Chris Fedderson — MacroFine Musings
In Coleus-beration with:
Kathy Lawler — Guest Blogger
In our college days no dorm room or apartment was complete without one or more potted specimens of: Boston Fern, Schefflera, Spider Plant, and, of course, Coleus. Back then our collective taste in houseplants was about on a par with our taste in beer; we’d happily drink brands now consider un-palatable, and we’d keep our houseplants no matter how raggedy, misshapen, or bug-ridden they were.
We’ve all come a long way since then, and so has our friend, Coleus. Having recently re-ignited an appreciation in all things gardening, there was still one plant we just couldn’t wrap our heads around wanting in our yard. It was Coleus. It wasn’t until we built our Uber-Fun Yard Pots that we had a reason to even explore Coleus.
Back then, it seemed Coleus had just one look: “normal” leaves, green with a dab of color in the middle, and trailing stems. Now, OMGoodness! There are now about a billion new cultivars of Coleus. Curly leaves. Small leaves. Big leaves. Purple. Red. Maroon. Yellow. Some leaves don’t even have any green at all! We’ve got stand-up varieties. Trailing ones. Shade-preferring and full-sun-tolerant choices. Seems there are now Coleus varieties available to satisfy any, and every, gardening need — indoors and out. We had great luck growing them last year, so this season we added several more varieties. We purchased Burgundy Wedding Train, Electric Coral, El Brighto, and several more they are doing really well.
The variety and color of this annual wins big for us! We love the constant color of the foliage and what they bring to a yard — you don’t have to wait for blooms to have color. Another interesting think about Coleus is that depending on the conditions they are grown in — perhaps the soil or the sunlight vs. shade, or maybe the day/night temperature — their colors change making them all the more enjoyable.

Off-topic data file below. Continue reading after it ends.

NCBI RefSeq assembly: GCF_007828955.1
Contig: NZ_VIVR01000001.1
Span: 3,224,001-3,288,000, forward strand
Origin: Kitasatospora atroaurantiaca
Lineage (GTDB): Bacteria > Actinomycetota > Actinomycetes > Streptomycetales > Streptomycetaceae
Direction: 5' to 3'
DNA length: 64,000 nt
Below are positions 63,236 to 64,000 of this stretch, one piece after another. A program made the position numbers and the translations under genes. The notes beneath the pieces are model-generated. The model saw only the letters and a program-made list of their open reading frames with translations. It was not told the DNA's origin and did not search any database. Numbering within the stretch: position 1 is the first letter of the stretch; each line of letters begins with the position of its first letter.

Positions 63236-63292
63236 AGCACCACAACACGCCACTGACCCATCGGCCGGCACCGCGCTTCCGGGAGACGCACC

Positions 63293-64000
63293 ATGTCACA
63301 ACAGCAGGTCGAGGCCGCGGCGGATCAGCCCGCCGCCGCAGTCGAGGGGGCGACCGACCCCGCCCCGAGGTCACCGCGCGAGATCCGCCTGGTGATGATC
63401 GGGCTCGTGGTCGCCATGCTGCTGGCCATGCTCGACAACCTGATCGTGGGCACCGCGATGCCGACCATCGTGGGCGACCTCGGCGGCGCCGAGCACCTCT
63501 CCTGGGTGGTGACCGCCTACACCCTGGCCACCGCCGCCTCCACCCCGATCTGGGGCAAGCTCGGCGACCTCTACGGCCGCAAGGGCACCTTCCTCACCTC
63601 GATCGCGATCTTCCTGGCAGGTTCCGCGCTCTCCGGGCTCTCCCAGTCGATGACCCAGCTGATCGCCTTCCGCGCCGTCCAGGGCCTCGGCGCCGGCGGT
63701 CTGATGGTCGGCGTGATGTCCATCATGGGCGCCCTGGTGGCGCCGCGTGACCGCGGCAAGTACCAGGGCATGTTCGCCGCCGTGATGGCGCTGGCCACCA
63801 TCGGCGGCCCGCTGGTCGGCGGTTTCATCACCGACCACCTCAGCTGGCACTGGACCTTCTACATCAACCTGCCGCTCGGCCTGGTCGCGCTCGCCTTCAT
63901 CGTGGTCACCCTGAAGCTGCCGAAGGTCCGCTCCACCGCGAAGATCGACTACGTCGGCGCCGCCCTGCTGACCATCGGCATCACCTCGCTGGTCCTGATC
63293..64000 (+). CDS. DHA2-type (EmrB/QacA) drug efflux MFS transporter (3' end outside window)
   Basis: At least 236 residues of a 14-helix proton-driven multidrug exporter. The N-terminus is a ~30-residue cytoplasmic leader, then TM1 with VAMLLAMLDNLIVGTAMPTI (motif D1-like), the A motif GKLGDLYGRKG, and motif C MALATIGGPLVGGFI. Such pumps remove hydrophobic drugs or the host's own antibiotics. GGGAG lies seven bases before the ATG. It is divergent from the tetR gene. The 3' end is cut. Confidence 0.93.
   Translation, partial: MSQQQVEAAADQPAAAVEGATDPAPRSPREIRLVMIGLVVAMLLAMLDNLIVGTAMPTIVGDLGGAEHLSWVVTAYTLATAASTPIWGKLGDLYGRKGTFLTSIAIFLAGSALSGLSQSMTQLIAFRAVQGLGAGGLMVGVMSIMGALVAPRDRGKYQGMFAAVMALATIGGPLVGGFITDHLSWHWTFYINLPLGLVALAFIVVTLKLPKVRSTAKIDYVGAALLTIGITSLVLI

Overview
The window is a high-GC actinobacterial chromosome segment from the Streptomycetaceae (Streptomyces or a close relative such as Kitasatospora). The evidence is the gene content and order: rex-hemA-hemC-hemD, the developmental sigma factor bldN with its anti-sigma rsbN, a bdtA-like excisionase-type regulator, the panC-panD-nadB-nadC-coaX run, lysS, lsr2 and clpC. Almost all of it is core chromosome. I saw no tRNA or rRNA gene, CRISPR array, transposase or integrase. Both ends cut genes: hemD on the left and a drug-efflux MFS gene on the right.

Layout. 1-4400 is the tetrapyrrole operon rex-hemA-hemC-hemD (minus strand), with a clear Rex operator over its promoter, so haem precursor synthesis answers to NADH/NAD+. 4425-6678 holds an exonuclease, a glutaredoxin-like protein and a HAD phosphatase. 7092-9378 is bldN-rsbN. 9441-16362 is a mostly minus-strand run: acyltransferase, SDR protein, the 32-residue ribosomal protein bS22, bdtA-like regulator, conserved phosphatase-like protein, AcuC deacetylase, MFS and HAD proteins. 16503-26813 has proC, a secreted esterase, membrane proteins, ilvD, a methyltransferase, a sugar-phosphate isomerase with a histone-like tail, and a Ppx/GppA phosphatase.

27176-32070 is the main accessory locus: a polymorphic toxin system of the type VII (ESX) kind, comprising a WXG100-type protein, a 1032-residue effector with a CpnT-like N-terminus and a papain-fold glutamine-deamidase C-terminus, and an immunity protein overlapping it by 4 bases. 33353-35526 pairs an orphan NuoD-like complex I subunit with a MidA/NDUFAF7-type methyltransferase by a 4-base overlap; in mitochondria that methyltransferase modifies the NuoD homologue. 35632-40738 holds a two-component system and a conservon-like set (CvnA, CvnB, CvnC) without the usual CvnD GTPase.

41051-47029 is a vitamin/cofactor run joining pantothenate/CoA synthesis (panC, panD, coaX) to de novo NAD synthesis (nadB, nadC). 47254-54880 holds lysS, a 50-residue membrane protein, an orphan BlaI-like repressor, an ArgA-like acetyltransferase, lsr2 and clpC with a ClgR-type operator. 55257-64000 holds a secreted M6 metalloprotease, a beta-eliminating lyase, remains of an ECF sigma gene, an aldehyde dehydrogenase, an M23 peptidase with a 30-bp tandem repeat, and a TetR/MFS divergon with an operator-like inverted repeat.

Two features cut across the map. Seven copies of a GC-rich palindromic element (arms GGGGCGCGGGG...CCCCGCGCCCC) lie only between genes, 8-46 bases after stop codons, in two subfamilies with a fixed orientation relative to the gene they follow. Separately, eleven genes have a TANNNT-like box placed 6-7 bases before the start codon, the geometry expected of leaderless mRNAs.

One thing about Coleus that hasn’t changed though, is its ability to grow from cuttings. We’ve rooted them in a glass of water and we’ve rooted them by simply sticking new cuttings into consistently moist potting soil. Planting them directly in soil has won for us, but you have to be able to bear that they will look horrible for a week or two after doing this. They look like they are going to die any minute but then one day — they perk up and start going crazy.
To root in soil, you need cut off stalks 2-3 inches longer than you want to have protruding out of the soil. Choose stalks where you have leaves at the bottom that you can cut off so the node will be the source of your new roots. Poke a hole in the dirt (I use a nail, a huge 40d one) and then gently insert the stem and carefully and pack soil around it.
Using cuttings is a great way to experiment with pairing up different looks in the same pot. Try a stand-up variety like Eruption with a trailing type such as Trailing Green Olives. Or mix a bunch of them in a planter. Or mix a bunch of them with several other different species. Coleus with Fountain Grass, Sweet Potato Vine, and Variegated Trailing Viola, perhaps. The possibilities are wide open!
So, go through your old yearbooks. Look up your old friend, Coleus. Invite Coleus into your home for a visit. You’ll be happily surprised with what you discover!
Thank You for visiting,
— Chris and Kathy
P.s. What unusual pairings have you tried in either your yard in your houseplants? Do you have a favorite combination? Let’s share stories and try each other’s combos!
I am a Virginia-based photographer and gather my images while hiking in parks and natural areas here at home and in the locations I travel to. I also love to visit arboretums and botanic gardens to find unusual and exotic subjects.